Some works marketed as josei do tend to focus on romantic relationships – and they're often more sexually explicit since they're read by adults.
Others might focus on the experiences of young housewives or mothers, but this isn't all josei works are about.
Many will be just as complex as you will find shoujo to be if you give them a chance; they might just be less family-friendly and feature some mature themes.
Nor is josei only about women. Bunny Drop, for example, follows a 30-year-old man with no childcare experience.
He finds out his dead grandfather had an illegitimate daughter, and he decides to raise her when the rest of the family rejects her.
Higashi no Eden, which is considered by many to be a josei work, is a complex political and psychological thriller.
From the above, we see that no matter how a certain work is marketed (and to whom), it's important to be open to exploring any age-appropriate work that seems interesting, without rejecting it just because of a label.
What Is Isekai?
"Sekai" means "world" in Japanese, while isekai essentially means "different world" or "otherworld."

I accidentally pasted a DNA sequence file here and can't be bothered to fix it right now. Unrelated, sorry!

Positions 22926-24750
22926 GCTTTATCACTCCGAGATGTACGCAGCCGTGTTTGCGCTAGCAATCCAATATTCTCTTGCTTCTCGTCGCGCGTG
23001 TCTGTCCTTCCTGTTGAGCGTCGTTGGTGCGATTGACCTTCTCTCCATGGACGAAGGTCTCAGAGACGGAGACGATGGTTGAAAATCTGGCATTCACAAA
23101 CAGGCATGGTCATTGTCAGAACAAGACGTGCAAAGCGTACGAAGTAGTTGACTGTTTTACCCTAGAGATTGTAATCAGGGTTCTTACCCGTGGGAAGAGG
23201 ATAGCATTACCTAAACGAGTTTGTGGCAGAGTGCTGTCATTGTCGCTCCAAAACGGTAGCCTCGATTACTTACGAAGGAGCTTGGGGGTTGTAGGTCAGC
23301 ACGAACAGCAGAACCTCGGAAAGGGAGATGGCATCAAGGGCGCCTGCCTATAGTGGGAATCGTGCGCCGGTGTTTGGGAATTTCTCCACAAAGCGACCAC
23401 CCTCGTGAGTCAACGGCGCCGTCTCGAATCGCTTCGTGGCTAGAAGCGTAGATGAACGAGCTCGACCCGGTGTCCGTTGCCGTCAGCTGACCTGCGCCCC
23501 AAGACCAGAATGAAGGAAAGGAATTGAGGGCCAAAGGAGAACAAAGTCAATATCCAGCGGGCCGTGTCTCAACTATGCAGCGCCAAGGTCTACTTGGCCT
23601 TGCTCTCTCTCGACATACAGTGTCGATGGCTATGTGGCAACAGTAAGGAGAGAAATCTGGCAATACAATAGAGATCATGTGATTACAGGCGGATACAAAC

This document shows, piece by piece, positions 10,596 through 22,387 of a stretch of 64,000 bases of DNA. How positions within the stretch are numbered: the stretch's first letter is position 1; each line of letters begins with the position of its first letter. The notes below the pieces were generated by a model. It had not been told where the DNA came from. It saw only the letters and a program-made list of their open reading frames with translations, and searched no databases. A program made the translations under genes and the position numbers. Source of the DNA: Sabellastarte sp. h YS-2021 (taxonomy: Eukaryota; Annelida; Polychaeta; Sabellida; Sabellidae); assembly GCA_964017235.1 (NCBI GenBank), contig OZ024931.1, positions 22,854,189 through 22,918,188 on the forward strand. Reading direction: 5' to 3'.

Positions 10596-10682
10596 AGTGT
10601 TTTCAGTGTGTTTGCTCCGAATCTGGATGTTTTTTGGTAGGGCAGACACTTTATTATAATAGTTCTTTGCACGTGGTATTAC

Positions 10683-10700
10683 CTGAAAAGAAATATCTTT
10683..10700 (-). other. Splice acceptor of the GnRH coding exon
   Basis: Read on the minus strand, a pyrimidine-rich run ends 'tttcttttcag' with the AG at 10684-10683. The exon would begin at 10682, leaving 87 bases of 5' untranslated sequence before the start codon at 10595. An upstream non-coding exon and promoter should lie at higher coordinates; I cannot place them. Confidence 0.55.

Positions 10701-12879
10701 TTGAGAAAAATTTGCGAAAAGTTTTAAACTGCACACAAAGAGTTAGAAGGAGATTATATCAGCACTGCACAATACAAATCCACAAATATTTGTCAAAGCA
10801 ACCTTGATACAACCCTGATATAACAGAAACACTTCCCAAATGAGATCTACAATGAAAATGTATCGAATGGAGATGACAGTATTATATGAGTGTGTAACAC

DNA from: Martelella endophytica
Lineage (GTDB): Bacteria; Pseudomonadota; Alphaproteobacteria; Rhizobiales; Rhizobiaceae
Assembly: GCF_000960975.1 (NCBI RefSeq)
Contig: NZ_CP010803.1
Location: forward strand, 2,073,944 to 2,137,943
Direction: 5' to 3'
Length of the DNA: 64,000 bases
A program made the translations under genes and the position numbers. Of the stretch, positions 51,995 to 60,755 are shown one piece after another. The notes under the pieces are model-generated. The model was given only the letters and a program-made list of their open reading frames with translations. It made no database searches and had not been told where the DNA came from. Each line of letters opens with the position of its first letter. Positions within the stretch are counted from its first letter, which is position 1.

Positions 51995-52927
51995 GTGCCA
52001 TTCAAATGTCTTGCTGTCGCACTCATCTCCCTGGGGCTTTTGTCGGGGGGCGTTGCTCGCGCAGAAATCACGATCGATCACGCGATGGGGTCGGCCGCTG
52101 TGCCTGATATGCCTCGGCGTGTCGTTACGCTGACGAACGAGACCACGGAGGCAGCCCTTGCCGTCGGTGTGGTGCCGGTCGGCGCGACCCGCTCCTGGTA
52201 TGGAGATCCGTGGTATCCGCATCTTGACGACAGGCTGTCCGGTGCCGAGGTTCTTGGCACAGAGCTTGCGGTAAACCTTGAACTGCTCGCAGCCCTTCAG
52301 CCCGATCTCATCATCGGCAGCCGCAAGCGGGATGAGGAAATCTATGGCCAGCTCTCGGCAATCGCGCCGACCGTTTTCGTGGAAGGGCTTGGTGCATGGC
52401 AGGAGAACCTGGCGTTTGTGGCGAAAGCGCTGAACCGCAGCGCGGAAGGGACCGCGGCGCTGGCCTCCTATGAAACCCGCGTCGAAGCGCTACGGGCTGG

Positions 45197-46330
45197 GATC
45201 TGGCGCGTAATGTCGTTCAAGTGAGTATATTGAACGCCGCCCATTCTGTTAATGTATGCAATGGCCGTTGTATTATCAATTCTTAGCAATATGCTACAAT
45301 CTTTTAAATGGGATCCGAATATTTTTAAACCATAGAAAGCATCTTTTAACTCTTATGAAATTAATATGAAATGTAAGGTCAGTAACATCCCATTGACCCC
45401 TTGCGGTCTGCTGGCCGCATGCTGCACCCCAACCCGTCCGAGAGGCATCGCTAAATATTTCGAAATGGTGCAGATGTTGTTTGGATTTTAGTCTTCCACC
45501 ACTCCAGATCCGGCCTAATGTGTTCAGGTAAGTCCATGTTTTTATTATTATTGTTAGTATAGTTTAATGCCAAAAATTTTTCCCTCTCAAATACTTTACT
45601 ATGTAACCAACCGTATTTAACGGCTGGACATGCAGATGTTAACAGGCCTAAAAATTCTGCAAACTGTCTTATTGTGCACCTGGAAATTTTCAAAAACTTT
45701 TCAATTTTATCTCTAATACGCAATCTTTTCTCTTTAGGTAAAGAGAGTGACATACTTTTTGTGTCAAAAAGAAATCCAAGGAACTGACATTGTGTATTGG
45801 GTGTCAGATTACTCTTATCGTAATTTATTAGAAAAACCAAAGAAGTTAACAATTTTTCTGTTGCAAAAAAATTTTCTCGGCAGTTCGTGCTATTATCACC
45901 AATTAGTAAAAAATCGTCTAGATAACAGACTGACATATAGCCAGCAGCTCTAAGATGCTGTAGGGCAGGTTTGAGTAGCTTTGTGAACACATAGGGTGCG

It's a fantasy subgenre that is extremely popular in anime. It is the Japanese equivalent of portal fantasy.
Isekai is used to describe cases of characters being transported to another world either permanently, as the main character of Inuyasha, or temporarily, as is the case with Chihiro in the beloved Ghibli film Spirited Away.
Another type of isekai – that is particularly popular with anime and light novels – focuses on reincarnation.
In this escapist subcategory, a human character who lived a mundane life dies and gets reincarnated in a new world – often a magical one.
Such is the case of popular works such as Mushoku Tensei and That Time I Got Reincarnated as a Slime.